The industry will benefit from a revival in international vacation and business travel.
Los Angeles, CA (PRWEB) April 18, 2013
The Global Hotels and Resorts industry is sensitive to a wide range of economic, social, demographic and geopolitical factors that affect domestic overnight travel within any country, as well as global international travel demand and patterns. “With the onset of the global recession, all forms of travel accommodation experienced decreases in revenue as both consumers and businesses became more concerned about their finances and cut back on luxuries,” says IBISWorld industry analyst Nima Samadi, which included travel. In 2009, as the global recession deepened and unemployment rose, a decline in the domestic travel rate and a 3.8% fall in international tourism arrivals, according to the United Nations World Tourism Organization, cut into demand for industry services. Since destination hotels and resorts rely heavily on domestic and foreign tourists, the decline in these travel rates hurt the global industry's bottom line during the recession.
Nevertheless, from 20087 to 2012, international tourism arrivals grew 4.9% per year on average. In 2013, domestic travel and international arrivals are anticipated to continue rising, with international arrivals forecast to grow 3.4% for the year. According to Samadi, “the infusion of tourist dollars is expected to benefit hotels and resorts and increase room rates.” Because of these two periods of contrasting performance trends over the five years to 2013, Global Hotels and Resorts industry revenue is estimated to increase at an average annual rate of 0.2% to $592.6 billion.
Travel spending is projected to continue increasing over the next five years as the world economy continues to improve and tourist dollars continue bolstering revenue for global hotels and resorts. International tourist arrivals in emerging economy destinations of Asia, Latin America, Central and Eastern Europe, Eastern Mediterranean Europe, the Middle East and Africa will grow at double the pace of destinations in developed economies. The biggest growth will be seen in Asia and the Oceania, where arrivals are forecast to increase each year on average through 2030. This expansion will result in emerging economies surpassing developed economies by 2015. In order to keep up with the aggressive rise in travel rates in these emerging regions, more hotels and resorts will be built, which should increase the proportion of industry revenue generated from these regions and drive industry revenue growth as a whole.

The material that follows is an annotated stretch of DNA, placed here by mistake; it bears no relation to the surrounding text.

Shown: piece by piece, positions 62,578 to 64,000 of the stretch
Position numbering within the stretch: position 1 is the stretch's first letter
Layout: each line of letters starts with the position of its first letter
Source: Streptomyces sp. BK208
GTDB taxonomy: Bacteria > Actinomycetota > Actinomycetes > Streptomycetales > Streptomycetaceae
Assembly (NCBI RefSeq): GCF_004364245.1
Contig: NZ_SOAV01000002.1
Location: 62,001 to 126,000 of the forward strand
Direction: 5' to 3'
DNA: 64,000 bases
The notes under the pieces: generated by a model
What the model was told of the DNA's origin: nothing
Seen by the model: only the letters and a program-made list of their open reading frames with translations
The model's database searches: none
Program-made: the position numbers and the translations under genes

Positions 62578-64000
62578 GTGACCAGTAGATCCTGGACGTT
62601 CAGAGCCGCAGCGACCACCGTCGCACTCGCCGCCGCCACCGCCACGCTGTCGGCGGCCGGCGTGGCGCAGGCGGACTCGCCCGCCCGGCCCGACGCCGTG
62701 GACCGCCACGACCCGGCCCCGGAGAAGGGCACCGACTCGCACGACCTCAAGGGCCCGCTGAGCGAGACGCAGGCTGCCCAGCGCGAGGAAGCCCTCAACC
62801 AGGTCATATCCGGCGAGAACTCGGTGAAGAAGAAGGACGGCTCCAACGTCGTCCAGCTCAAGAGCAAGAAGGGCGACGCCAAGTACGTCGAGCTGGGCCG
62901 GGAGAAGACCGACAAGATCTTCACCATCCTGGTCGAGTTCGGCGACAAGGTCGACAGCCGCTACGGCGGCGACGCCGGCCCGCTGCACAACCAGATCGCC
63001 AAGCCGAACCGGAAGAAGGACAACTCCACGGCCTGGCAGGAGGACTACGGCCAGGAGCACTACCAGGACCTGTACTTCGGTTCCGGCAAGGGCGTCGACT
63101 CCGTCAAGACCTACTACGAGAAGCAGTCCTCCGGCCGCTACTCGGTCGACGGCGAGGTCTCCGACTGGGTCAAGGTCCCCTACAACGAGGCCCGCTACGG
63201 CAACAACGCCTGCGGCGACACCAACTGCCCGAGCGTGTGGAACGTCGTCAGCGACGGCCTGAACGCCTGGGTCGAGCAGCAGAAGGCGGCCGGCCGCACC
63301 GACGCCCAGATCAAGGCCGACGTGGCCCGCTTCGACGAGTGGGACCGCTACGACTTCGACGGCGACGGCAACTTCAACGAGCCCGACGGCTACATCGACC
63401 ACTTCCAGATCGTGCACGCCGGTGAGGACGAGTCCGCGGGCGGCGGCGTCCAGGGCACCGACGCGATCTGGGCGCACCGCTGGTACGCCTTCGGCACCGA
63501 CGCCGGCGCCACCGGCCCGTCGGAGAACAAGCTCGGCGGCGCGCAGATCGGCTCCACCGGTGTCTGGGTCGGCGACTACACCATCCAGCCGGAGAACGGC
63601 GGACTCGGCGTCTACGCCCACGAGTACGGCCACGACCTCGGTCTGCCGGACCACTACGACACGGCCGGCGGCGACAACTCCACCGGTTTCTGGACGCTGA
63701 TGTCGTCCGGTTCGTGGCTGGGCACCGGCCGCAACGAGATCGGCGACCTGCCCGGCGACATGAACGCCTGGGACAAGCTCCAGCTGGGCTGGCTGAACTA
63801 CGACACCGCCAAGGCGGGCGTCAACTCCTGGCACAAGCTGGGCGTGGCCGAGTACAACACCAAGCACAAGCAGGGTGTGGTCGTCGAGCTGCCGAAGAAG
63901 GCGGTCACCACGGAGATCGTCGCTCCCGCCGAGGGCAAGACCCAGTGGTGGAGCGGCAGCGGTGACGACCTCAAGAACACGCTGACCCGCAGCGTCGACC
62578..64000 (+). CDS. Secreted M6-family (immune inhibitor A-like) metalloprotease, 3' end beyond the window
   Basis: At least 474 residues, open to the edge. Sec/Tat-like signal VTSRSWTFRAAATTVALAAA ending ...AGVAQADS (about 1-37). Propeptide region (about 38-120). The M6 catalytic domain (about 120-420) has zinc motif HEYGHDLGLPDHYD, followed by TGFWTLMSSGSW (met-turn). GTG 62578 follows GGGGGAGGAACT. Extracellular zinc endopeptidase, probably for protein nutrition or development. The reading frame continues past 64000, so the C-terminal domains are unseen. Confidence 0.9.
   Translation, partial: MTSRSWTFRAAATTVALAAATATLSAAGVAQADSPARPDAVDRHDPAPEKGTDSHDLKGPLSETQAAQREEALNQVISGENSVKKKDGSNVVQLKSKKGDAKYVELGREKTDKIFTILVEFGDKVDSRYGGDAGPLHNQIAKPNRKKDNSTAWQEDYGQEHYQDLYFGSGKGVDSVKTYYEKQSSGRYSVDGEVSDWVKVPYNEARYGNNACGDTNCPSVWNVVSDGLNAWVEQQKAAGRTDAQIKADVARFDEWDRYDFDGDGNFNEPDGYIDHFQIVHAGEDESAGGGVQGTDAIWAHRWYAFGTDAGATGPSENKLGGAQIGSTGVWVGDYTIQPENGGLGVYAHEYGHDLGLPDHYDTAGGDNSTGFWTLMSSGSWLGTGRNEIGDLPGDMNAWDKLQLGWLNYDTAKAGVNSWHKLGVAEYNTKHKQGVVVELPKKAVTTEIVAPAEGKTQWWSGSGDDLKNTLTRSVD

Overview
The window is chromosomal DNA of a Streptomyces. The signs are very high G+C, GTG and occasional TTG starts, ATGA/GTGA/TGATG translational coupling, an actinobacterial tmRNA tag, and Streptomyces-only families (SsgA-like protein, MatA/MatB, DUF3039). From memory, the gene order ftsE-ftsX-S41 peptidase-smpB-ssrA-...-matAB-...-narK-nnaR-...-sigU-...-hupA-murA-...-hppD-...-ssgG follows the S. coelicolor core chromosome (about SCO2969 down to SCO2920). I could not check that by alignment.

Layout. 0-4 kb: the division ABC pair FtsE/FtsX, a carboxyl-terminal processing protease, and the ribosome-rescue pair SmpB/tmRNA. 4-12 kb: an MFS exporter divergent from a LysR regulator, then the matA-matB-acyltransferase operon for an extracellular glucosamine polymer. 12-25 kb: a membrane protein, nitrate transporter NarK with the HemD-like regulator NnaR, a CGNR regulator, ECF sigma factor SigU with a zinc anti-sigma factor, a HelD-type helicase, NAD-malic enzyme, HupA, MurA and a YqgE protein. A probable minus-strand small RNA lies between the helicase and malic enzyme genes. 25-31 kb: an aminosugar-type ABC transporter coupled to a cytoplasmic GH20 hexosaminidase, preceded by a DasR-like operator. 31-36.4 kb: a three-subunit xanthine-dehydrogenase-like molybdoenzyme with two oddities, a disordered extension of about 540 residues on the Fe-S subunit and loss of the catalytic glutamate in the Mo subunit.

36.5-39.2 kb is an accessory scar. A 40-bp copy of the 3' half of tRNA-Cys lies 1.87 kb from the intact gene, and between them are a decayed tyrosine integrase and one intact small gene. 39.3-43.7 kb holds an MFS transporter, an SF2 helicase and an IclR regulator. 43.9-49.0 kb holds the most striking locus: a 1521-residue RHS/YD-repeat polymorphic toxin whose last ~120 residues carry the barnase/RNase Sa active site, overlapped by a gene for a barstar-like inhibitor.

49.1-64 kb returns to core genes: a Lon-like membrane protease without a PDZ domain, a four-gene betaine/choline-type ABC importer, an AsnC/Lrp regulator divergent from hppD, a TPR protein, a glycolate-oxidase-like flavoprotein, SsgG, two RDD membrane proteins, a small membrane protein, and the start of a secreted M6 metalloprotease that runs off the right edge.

Although industry concentration is low, it is increasing slightly due to continuing hotel buyouts and mergers, and operators joining franchise and chain operators. Major companies in the hotel segment, which include Marriott International Inc. and Hilton Worldwide, are increasingly seeking to operate on a global basis and have a presence in major regions and countries and in the major towns and cities in these areas. The merging of smaller operators with the major hotel companies on an international basis is expected to continue in the next five years. Industry concentration is continuing to increase among the major global operators, although this is more on a franchised or managed property basis. For more information, visit IBISWorld’s Global Hotels and Resorts industry report page.
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IBISWorld industry Report Key Topics
Firms in this industry include hotel and resort accommodations, with private or shared facilities, and with or without meal services and restaurants attached. This includes both chain and franchised operators; however, it excludes all other forms of accommodation, such as motels; caravan parks and camping grounds; youth and backpacker hotels; and bed and breakfast establishments.
Key External Drivers
Industry Life Cycle
Products & Markets
Products & Services
Globalization & Trade
Market Share Concentration
Key Success Factors
Cost Structure Benchmarks
Barriers to Entry
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